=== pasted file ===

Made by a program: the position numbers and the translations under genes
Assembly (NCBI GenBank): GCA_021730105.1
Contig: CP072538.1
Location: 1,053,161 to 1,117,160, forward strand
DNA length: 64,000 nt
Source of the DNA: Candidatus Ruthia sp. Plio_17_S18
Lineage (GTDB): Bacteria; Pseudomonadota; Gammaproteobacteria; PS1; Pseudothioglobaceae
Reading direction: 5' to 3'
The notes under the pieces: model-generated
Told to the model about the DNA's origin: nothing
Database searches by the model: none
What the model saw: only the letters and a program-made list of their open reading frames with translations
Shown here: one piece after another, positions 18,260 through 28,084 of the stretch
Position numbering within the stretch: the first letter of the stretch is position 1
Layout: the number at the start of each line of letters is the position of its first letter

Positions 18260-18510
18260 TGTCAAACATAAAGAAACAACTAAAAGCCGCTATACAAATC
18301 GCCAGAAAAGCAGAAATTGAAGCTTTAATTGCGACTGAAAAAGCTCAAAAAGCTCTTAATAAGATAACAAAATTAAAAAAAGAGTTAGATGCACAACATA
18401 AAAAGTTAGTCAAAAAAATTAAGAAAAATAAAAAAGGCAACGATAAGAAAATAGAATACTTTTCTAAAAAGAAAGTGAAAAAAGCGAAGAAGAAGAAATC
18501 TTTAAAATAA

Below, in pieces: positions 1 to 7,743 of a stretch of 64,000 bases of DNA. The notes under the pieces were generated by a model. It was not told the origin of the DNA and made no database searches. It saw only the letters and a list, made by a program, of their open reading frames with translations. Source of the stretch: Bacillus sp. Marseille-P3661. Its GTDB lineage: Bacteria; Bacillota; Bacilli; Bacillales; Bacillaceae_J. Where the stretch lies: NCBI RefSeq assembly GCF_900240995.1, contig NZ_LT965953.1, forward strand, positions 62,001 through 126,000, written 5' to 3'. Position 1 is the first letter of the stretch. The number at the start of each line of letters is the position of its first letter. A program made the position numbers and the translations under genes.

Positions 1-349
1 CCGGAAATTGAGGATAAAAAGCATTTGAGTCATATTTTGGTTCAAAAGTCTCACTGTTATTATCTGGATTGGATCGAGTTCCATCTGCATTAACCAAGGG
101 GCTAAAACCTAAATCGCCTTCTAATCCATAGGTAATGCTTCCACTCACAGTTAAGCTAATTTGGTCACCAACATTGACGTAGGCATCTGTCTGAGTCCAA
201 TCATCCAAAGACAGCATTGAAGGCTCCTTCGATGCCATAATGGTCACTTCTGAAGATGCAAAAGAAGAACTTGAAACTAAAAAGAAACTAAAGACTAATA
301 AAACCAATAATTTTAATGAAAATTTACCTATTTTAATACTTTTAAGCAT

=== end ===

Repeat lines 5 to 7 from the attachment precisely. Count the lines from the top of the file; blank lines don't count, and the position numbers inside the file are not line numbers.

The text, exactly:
DNA length: 64,000 nt
Source of the DNA: Candidatus Ruthia sp. Plio_17_S18
Lineage (GTDB): Bacteria; Pseudomonadota; Gammaproteobacteria; PS1; Pseudothioglobaceae